According to the U.S. Census Bureau’s American Community Survey (ACS), in 2022 there were 16.1 million manufacturing workers age 16 and older in the United States, about 10.0% of the civilian workforce.
The ACS categorizes semiconductor workers under electronic component and product manufacturing. In 2022, there were 682,965 electronic component and product manufacturing workers or 4.2% of all manufacturing workers. The majority were non-Hispanic White (53.2%) and native born (67.4%).
Men accounted for around three-quarters of the electronic component and product manufacturing workforce (Table 1). Although women made up nearly half (47.3%) of the U.S. working population, they remained underrepresented in the manufacturing industry as well as in electronic component and product manufacturing.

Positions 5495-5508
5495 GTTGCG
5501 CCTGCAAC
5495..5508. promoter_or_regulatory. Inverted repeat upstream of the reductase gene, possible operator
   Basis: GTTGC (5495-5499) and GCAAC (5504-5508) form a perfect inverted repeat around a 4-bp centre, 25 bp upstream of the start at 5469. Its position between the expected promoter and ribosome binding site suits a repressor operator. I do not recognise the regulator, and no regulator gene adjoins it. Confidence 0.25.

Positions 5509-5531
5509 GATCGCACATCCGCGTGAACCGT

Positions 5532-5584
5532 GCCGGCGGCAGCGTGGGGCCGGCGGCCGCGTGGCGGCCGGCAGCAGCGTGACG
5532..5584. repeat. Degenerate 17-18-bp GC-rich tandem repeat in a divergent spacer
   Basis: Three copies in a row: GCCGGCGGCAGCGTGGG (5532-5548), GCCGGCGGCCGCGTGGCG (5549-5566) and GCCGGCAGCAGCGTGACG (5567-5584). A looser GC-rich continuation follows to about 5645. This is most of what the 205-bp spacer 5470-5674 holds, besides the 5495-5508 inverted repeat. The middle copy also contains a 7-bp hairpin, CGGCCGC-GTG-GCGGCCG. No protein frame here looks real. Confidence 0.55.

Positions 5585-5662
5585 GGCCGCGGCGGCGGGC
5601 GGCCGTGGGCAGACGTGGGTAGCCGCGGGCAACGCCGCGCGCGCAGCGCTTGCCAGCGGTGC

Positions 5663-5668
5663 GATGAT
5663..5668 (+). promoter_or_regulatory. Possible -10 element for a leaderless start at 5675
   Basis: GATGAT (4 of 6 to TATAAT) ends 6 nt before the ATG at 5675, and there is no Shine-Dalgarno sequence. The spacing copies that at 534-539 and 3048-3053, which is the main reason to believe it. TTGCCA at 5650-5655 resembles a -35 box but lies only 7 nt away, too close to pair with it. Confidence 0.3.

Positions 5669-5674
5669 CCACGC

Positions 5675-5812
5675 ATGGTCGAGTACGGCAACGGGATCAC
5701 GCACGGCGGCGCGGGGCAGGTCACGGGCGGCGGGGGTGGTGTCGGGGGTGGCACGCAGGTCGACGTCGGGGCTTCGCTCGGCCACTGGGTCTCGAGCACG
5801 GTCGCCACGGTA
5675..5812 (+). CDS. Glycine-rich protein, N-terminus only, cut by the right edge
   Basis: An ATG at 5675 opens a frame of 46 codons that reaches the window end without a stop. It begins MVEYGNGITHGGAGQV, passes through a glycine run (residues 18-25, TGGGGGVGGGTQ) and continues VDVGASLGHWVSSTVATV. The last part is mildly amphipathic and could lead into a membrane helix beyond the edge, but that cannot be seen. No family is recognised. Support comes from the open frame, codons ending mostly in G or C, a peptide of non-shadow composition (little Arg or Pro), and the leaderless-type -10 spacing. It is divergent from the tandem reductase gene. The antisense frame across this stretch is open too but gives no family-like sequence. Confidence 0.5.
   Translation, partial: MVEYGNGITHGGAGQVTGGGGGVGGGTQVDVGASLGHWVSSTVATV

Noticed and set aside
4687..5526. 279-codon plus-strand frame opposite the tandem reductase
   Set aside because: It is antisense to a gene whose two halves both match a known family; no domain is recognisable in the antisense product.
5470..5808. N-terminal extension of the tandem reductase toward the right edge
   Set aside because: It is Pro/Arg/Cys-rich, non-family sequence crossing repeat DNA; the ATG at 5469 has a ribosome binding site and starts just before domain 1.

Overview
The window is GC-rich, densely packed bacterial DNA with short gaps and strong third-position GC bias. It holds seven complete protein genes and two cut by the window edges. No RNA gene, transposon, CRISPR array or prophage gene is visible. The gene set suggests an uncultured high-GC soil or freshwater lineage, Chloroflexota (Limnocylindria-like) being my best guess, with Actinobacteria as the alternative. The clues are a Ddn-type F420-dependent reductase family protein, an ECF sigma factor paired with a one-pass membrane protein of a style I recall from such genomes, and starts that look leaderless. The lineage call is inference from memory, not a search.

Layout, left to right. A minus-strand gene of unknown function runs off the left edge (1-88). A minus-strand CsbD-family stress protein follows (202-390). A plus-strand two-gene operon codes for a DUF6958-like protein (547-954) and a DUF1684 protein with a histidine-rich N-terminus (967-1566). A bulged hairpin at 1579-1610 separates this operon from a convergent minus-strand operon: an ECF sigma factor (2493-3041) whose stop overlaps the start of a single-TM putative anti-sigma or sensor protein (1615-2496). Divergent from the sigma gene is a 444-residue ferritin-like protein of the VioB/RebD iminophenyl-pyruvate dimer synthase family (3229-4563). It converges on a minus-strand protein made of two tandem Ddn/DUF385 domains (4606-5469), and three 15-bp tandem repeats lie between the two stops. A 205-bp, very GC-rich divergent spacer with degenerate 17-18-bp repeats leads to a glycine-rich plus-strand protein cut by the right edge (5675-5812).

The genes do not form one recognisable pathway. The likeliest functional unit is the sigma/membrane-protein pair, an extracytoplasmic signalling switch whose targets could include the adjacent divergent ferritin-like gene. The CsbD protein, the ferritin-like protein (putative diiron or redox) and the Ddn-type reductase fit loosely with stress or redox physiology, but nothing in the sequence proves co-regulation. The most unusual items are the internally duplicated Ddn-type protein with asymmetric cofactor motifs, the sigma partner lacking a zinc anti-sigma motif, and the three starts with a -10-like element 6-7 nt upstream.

One challenge for women entering and remaining in the labor force is access to child care.
The vast majority (70.5%) of women working in the electronic component and product manufacturing industry did not have children under 18 living with them. In 2022, about 19% of working women in this sector had their own children between ages 6 and 17 only, while a smaller percentage (6.5%) of working women had preschool age children (under 6) only.
To help recruit and support workers with children, particularly working women, semiconductor manufacturers seeking government incentives as part of the CHIPS Act are required to include a strategy for workers to access affordable, high-quality child care.